In this context we believe it makes sense for some fixed requirements on content and output to be regulated at the first and second tiers while some variable requirements are self-imposed and agreed with the regulator at the third tier.

  We believe that the best way for Channel 4 to ensure that it meets its remit requirements of innovation, distinctiveness, competition and complementarity is through the Channel 4 Board being empowered to make appropriate strategic decisions to give effect to the remit. We envisage the Board taking greater responsibility for defining how the Channel's remit should be interpreted, giving clear targets for its implementation and monitoring how well it is being achieved. The Board will report to the regulator on how it is discharging its responsibility. We believe that this will provide a more creative approach to steering the remit than some of the traditional, more mechanistic forms of "box ticking".

  As far as the second tier is concerned, we believe that all public service broadcasters should meet certain key conditions. Channel 4 remains committed to ensuring a large majority of its programmes are original productions, to fulfilling its regional production targets, and to maintaining news and current affairs in peak time. The Channel believes that the health of the independent production sector will be secured by maintaining the system of independent production quotas.

  The proposals for maintaining content standards through bringing together the best aspects of existing programme codes into a single form of content regulation at the first tier are to be welcomed. However, we are concerned to have a clearer understanding of what the White Paper means by generally accepted community standards, especially in light of its recognition that viewers are discriminating and have different expectations of different channels and platforms at different times of the day.

  We are disappointed that all major content providers are not to be set a minimum commitment to training, along the lines of the Channel's own requirement to invest at least half of one percent of qualifying revenue. In a fast changing industry as heavily dependent on creative and technical talent as our own, we regard the failure to set any quantifiable targets for training investment as a sadly wasted opportunity.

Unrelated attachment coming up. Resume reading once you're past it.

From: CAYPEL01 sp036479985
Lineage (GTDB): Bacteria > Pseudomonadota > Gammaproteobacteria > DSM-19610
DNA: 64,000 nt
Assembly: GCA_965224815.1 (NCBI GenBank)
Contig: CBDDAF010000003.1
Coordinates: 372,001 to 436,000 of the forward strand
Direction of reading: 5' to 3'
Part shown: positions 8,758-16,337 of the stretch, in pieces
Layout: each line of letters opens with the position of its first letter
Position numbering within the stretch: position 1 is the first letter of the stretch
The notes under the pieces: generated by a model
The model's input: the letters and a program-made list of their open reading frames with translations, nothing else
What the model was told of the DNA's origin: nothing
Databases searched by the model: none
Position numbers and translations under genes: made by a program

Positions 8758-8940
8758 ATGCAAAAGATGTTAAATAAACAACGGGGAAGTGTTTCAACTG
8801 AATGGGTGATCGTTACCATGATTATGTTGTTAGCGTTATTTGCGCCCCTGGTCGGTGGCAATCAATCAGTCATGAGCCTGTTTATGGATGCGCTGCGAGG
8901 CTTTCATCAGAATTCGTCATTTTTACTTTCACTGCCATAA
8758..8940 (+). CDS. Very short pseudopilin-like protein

Channel 4 is committed to increasing the proportion of its programmes that are subtitled for the deaf and hard of hearing, and to meeting its commitments to provide signing and audio description on its digital services.

OTHER PUBLIC SERVICE BROADCASTERS

  Channel 4 believes the BBC should not be exempt from many of the provisions of other public service broadcasters, and that an opportunity to look at all of public service broadcasting together within the context of the whole communications industry has been missed. We do not believe it is in the interests of the whole industry, of public service broadcasting in general or of the BBC itself, for the BBC to maintain a privileged position half-way outside OFCOM's remit.

  We strongly endorse the need for careful consideration of new BBC services. While Channel 4's public service role is to be the main force for innovation, creativity and diversity in British media, the primary responsibility of the BBC, funded annually by more than £2 billion of licence fee income, must be to address the issues of market failure.

  We endorse ITV's continuing commitment to regional programming as a distinctive aspect of its public service role. However, we remain concerned, notwithstanding the need to comply with competition law, of the effects on the airtime sales market of greenlighting ITV consolidation in the way the White Paper proposes. We do not see how the benefits claimed for such a consolidation outweigh these concerns. It is vital that a competitive advertising sales market is maintained.

CONCLUSION

  Public service broadcasting has served the UK well, and its strengths should be preserved. Channel 4 has played a key role in the development of public service broadcasting, and we are pleased that the White Paper is so supportive of our achievements. We believe that if the Government is prepared to be as supportive in the future, Channel 4 will continue to enjoy success as a quite unique public service broadcaster.

February 2001